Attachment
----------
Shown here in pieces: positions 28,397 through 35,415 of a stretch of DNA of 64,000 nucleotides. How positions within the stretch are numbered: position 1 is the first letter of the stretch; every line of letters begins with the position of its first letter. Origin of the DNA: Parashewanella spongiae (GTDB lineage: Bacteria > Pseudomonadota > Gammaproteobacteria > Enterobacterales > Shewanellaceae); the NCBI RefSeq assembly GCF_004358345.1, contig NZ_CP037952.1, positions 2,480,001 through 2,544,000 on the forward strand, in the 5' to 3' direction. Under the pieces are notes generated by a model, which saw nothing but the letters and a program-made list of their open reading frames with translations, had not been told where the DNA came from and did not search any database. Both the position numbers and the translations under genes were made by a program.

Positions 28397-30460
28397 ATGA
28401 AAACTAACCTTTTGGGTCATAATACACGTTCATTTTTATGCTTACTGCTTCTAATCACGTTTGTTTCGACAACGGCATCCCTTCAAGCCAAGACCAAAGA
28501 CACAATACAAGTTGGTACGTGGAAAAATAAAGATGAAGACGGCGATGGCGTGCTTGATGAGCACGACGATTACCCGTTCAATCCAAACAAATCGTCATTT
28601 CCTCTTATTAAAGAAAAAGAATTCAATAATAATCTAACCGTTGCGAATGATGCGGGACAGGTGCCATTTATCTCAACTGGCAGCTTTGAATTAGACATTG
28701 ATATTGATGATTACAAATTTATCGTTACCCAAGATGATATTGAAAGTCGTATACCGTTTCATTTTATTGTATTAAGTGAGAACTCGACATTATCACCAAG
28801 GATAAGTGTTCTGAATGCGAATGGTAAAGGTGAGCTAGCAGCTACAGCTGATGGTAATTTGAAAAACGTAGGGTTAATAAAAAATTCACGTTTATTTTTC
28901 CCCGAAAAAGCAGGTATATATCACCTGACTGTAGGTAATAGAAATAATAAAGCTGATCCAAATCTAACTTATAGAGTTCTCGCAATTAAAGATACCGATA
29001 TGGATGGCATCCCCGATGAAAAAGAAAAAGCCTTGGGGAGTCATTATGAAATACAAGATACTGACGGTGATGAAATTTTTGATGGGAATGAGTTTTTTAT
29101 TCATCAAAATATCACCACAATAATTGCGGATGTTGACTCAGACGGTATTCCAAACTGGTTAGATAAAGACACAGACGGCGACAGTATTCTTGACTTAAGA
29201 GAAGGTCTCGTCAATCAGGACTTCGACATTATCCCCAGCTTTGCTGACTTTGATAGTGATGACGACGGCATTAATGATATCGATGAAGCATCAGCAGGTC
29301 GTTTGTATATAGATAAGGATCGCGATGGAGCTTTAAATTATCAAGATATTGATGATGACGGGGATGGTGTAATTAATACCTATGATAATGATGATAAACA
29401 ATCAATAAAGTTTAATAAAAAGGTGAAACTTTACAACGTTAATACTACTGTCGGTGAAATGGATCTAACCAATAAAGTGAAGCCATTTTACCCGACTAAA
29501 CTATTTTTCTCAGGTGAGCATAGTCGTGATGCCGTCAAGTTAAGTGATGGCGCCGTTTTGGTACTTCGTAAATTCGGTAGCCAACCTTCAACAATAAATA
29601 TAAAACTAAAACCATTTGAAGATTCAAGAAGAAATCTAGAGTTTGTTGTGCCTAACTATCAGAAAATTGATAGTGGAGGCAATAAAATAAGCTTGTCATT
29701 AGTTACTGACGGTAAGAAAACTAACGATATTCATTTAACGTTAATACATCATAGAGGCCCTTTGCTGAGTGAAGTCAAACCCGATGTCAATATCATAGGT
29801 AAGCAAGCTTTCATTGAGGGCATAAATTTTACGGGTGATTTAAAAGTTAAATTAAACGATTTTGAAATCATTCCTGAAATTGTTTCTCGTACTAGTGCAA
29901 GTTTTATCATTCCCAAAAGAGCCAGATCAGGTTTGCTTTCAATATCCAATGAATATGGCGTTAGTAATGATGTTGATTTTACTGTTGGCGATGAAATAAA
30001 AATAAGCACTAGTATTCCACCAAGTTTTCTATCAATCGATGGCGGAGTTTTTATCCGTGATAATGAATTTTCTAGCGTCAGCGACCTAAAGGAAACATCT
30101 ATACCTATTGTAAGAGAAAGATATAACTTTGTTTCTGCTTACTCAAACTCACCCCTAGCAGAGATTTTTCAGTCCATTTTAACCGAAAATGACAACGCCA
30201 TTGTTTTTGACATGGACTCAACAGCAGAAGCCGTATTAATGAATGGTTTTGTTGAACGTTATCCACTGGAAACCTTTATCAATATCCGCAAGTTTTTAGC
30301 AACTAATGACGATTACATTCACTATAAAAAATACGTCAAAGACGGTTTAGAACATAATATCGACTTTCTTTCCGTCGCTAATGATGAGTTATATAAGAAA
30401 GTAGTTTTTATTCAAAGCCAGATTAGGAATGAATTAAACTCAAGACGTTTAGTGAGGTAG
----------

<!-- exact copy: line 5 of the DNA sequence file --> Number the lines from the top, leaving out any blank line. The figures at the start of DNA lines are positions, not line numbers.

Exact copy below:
28501 CACAATACAAGTTGGTACGTGGAAAAATAAAGATGAAGACGGCGATGGCGTGCTTGATGAGCACGACGATTACCCGTTCAATCCAAACAAATCGTCATTT